6 His relations to Lais are ration. See Athen. xii. 544,6, e. well known. Hermesianax in

same

CHAP.
XIV.

the means neglected by which this mode of life was rendered possible. On the contrary, he argued that the more of these you possess, the better for you. Riches are not like shoes, which when too large can not be worn. He accordingly not only demanded payment for his instruction ; 2 but did not hesitate to enrich himself by means, and for this purpose to submit to things which any other philosopher would have considered below his dignity. The fear of

Athen. xiii. 599, b, 588 c; xii. is found in Stob. Floril. 3, 46, 544, b, d. ; Cic. ad Fam. ix. 26; and in a somewhat different Plut. Erot. 4,5, p. 750 ; Diog. 74, connection, Diog. 70 and 81. 85 ; Clemens, Strom. ii. 411, C.; Yet Schleiermacher on Plato's Theod. Cur. Gr. Aff. xii. 50, p. Republic, vi. 489, has no busi. 173; Lact. Inst. iii. 15. A few ness to refer this passage to other stories of the same kind this remark, because of Arist. may be found, Diog. 67; 69; Rhet. ii. 16, 1391, a, 8, but he 81; iv. 40.

is quite right in setting down i Stob. Floril. 94, 32.

the Scholiast who wished to 2 See p. 339, 5.

attribute the remark of Socra3 Here belong. many of the tes to Aristippus. Of the liberal anecdotes which relate to Aris- offer made by Dionysius to tippus' stay at the court of Plato, he remarks in Plut. Dio. Dionysius. According to Diog. 19: CopaAs terakówuxov 6ĩvai 77, Aristippus is said to have Διονύσιον αυτοίς μεν γαρ μικρά announced to Dionysius, on his διδόναι πλειόνων διομένοις, Πλάarrival, that he came to impart τωνι δε πολλά μηδέν λαμβάνοντι. what he had, and to receive Dionysius at first refusing to what he had not; or, according give him any money because

more probable version, the wise man, on his own show. Ibid. 78, when he wanted in- ing, was never in difficulties, struction he used to go to So- he replied, Give me the money crates for it, now that he this once, and I will explain to wanted money, he had come to you how it is; but no sooner Dionysius. To the same person, had he got it, than he exclaimed, too, according to Diog. 69, his Ah! was I not right ? Diog. remark was addressed that the 82, Diog. 67, 73, and Athen. xii. reason why philosophers ap- 544, tell further, on the authorpeared before the doors of the ity of Hegesander, that once rich, and not the contrary, was having been placed at the because philosophers knew bottom of the table by Diony. what they wanted, whilst the sius because of some free exrich did not. The same story pression, he contented himself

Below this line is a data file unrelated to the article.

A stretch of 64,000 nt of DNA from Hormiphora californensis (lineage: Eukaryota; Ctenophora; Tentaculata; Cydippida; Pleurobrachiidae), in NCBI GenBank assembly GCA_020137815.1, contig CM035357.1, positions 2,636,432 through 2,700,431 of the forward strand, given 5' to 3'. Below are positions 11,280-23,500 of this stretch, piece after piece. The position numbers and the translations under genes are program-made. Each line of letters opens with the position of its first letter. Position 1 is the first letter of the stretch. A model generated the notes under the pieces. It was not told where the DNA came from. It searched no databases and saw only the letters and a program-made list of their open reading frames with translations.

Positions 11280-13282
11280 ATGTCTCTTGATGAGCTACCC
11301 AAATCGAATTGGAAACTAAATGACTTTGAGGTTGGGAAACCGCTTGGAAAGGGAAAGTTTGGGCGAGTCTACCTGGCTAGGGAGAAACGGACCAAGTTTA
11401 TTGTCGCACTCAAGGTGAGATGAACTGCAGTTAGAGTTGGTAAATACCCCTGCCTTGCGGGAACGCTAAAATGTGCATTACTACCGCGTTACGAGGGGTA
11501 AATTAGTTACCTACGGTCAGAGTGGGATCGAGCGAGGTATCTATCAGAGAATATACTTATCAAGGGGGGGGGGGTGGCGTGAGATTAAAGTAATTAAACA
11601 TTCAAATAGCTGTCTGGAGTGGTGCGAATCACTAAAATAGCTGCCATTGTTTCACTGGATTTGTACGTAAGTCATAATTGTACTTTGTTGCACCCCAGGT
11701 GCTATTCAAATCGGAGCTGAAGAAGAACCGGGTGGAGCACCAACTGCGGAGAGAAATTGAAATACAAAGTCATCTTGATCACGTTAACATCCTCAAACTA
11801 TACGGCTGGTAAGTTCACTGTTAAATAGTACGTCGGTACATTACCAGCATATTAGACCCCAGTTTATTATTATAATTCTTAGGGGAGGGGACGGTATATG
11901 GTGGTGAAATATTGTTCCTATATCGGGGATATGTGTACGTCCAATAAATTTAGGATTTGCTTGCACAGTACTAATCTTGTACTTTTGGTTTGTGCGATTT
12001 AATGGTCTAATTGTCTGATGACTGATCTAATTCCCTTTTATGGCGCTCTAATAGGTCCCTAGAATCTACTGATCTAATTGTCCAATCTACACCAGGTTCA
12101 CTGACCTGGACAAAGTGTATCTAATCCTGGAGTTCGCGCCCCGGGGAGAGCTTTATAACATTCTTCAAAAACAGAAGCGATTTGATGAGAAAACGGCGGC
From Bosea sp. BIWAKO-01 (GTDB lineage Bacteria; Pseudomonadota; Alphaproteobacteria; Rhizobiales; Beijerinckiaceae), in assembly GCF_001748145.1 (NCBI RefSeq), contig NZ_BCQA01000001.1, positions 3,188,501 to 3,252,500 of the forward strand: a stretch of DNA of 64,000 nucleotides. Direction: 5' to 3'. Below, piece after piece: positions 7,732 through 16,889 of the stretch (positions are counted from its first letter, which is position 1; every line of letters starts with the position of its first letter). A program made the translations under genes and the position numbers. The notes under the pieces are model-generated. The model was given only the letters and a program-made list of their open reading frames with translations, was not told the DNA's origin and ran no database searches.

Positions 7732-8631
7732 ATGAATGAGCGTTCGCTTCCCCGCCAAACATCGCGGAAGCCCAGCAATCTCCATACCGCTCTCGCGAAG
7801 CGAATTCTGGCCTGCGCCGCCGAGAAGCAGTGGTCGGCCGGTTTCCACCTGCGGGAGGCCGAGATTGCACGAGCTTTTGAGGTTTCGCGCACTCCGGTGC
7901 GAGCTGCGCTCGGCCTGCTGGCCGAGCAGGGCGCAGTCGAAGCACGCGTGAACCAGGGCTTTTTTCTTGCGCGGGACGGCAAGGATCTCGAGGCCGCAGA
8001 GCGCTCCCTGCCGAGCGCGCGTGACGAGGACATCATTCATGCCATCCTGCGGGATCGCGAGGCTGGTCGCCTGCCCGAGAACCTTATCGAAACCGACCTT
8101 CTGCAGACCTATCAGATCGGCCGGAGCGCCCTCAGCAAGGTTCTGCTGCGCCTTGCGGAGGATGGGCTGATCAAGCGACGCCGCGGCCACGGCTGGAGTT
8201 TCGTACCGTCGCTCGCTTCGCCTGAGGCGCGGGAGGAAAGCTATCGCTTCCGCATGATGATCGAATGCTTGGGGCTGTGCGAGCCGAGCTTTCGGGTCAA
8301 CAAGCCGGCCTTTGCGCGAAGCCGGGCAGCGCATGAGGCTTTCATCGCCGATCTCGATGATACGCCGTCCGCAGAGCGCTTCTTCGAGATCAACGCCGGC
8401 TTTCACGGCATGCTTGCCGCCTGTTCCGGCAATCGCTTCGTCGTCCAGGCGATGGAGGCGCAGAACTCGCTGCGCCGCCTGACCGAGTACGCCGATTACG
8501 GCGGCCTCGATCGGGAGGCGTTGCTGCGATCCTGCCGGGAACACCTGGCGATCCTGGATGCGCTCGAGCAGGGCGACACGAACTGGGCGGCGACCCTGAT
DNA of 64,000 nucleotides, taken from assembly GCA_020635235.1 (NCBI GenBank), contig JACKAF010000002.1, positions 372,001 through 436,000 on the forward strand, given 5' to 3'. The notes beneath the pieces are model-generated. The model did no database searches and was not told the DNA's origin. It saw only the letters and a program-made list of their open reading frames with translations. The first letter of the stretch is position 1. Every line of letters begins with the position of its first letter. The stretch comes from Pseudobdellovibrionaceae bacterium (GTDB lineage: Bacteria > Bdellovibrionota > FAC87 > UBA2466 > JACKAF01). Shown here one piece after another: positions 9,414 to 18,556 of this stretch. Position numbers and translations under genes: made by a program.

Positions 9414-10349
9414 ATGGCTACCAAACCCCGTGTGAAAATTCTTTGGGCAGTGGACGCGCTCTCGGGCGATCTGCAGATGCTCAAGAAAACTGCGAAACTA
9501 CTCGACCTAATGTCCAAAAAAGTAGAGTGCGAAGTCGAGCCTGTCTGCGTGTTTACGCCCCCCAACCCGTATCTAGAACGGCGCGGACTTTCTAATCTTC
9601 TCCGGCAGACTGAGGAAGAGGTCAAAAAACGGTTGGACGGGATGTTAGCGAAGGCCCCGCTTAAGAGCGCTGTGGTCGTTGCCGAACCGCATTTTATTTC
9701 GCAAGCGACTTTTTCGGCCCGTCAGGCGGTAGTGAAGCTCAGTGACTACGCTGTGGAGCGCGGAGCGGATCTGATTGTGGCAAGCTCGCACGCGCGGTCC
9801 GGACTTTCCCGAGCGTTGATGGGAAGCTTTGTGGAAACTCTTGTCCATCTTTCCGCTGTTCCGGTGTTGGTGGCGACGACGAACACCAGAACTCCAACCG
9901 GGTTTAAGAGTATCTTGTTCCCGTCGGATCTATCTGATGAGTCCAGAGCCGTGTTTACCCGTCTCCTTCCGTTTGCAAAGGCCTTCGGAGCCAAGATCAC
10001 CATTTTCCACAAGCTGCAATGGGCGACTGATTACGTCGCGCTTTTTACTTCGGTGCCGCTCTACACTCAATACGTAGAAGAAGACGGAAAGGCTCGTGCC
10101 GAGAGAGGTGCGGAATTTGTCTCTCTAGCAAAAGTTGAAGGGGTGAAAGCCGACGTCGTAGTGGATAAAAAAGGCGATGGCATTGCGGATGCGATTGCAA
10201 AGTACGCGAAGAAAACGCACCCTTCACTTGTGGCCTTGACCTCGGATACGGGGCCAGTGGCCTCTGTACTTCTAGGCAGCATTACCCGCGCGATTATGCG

to a

CHAP.
XIV.

death too, from which his teaching professed to deliver,' was not so fully overcome by him that he could face danger with the composure of a Socrates.?

It would, nevertheless, be doing Aristippus a great injustice to consider him an ordinary, or at most a somewhat more intellectual pleasure-seeker. Enjoy he will, but, at the same time, he will be above enjoyment. He possesses not only the skill of adapting himself to circumstances and making use of persons and things, not only the wit which is never at

with remarking, To-day, this is ests. He is represented as a
the place of honour which he flatterer and parasite of Diony-
assigns. Another time he is sius, by Lucian V. Aut. 12;
said to have taken it quite Parasit. 33, Bis Accus. 28 ; Men.
quietly when Dionysius spat in 13.
his face, observing : A fisher- See Diog. 76: at the same
man must put up with more time the Cyrenaics consider
moisture, to catch even a smaller fear to be something natural
fish. Once, when begging a fa and unavoidable. See p. 360, 2.
vour for a friend, he fell at the 2 On the occasion of a storm
feet of Dionysius, Diog. 79, and at sea he was charged with dis-
when reproached for so doing, playing more fear than others,
Wherefore, he asked, has Diony- notwithstanding his philoso-
sius ears on his legs? It is a phy, to which he adroitly re-
common story that Dionysius plied: ου γάρ περί ομοίας ψυχής